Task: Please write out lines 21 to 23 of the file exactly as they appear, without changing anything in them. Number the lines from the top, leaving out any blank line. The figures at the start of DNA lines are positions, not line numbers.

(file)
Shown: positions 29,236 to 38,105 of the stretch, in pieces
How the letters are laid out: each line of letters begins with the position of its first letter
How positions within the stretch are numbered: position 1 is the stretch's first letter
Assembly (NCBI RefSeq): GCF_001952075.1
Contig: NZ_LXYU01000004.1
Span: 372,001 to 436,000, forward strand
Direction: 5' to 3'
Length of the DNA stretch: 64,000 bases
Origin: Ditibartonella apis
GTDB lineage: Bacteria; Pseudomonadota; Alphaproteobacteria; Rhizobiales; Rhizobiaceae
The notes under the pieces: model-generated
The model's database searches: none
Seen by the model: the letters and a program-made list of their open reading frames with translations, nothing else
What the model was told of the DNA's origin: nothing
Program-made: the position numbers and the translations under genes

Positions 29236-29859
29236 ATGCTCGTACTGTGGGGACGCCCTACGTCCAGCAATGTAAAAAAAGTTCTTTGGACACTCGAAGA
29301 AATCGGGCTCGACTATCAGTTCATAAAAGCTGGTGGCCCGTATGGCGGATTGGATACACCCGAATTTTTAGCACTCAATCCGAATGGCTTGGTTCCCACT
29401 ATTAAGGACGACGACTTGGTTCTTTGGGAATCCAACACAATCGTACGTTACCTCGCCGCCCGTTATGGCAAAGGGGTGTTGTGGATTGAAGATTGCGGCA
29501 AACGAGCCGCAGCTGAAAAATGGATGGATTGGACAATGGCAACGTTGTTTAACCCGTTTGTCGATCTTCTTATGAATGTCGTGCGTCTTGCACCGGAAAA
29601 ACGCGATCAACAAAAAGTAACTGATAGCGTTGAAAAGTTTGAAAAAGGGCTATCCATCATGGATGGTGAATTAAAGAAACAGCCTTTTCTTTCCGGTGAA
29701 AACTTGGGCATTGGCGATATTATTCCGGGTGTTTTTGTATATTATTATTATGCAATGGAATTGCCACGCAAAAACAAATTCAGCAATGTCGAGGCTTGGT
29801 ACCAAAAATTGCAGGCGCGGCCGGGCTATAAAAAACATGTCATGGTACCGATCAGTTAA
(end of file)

29601 ACGCGATCAACAAAAAGTAACTGATAGCGTTGAAAAGTTTGAAAAAGGGCTATCCATCATGGATGGTGAATTAAAGAAACAGCCTTTTCTTTCCGGTGAA
29701 AACTTGGGCATTGGCGATATTATTCCGGGTGTTTTTGTATATTATTATTATGCAATGGAATTGCCACGCAAAAACAAATTCAGCAATGTCGAGGCTTGGT
29801 ACCAAAAATTGCAGGCGCGGCCGGGCTATAAAAAACATGTCATGGTACCGATCAGTTAA